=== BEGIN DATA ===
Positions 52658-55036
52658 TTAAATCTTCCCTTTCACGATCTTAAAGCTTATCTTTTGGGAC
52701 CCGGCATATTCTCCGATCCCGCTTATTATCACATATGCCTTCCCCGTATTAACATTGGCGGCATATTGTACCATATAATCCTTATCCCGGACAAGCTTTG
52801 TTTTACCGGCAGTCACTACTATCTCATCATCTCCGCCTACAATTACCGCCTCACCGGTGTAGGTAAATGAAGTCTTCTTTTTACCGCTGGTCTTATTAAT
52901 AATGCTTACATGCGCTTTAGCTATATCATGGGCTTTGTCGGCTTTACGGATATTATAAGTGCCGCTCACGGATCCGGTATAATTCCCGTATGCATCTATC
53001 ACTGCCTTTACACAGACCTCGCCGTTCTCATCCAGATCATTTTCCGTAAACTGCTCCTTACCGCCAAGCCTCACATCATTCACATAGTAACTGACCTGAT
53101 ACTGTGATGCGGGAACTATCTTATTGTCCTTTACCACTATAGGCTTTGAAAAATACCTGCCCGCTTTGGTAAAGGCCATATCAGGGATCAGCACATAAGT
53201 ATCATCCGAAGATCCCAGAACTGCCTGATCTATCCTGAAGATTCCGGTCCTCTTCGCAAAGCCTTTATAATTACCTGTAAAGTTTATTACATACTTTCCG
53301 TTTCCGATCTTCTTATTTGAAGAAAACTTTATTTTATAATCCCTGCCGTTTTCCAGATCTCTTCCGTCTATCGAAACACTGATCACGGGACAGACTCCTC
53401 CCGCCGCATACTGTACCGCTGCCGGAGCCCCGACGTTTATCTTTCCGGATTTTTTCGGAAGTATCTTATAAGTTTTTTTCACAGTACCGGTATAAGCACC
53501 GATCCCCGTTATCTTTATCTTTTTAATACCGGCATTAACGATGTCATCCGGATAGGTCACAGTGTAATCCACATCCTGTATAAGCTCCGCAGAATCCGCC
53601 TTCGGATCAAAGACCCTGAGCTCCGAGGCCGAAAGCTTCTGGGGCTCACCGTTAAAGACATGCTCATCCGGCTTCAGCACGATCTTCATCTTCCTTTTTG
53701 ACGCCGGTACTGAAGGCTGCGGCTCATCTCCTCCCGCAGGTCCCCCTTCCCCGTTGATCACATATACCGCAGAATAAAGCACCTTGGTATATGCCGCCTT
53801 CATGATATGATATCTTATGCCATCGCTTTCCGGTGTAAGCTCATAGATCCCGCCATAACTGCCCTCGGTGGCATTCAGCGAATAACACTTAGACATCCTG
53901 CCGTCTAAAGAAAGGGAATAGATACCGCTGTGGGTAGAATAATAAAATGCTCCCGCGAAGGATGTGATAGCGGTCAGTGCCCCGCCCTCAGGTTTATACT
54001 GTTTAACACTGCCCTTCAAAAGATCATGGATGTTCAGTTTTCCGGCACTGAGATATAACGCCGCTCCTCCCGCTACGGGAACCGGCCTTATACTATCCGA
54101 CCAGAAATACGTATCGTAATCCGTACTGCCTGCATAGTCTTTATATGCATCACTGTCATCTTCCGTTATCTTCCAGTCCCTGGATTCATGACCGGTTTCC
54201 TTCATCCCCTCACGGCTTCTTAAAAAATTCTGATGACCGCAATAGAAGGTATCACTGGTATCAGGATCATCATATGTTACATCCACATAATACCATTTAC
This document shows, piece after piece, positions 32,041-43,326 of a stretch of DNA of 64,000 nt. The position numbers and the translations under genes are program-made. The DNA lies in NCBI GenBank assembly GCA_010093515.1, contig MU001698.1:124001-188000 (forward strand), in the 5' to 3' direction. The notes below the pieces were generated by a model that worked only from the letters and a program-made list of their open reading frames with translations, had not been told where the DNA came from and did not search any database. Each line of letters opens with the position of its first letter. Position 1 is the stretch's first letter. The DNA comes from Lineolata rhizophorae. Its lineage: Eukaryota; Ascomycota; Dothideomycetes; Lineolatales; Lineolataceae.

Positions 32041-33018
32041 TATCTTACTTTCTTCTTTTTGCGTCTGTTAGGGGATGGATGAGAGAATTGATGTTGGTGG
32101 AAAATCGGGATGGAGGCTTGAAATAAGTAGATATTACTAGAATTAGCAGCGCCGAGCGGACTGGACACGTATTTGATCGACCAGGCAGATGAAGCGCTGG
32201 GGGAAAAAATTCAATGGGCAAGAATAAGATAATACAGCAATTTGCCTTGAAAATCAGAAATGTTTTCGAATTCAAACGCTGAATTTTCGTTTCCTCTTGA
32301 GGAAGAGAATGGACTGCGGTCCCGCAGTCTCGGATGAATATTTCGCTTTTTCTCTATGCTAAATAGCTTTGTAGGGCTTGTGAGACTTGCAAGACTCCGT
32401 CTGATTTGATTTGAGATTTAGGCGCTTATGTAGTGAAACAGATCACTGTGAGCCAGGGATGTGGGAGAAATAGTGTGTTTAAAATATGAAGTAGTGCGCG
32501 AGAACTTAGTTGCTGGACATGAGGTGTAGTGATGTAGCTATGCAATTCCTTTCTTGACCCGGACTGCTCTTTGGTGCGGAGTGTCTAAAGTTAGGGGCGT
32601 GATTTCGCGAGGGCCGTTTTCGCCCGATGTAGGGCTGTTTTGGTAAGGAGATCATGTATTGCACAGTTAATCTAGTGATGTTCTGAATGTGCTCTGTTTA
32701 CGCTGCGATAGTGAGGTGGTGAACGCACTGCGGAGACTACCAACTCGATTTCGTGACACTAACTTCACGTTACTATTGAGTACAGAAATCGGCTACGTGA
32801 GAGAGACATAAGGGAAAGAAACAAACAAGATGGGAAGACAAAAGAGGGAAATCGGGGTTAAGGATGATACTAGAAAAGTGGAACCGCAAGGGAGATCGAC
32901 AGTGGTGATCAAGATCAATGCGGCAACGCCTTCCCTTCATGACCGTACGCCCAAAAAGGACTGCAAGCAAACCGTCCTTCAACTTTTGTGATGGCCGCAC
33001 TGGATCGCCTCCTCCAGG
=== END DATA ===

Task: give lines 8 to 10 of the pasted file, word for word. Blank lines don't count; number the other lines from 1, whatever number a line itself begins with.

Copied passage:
53201 ATCATCCGAAGATCCCAGAACTGCCTGATCTATCCTGAAGATTCCGGTCCTCTTCGCAAAGCCTTTATAATTACCTGTAAAGTTTATTACATACTTTCCG
53301 TTTCCGATCTTCTTATTTGAAGAAAACTTTATTTTATAATCCCTGCCGTTTTCCAGATCTCTTCCGTCTATCGAAACACTGATCACGGGACAGACTCCTC
53401 CCGCCGCATACTGTACCGCTGCCGGAGCCCCGACGTTTATCTTTCCGGATTTTTTCGGAAGTATCTTATAAGTTTTTTTCACAGTACCGGTATAAGCACC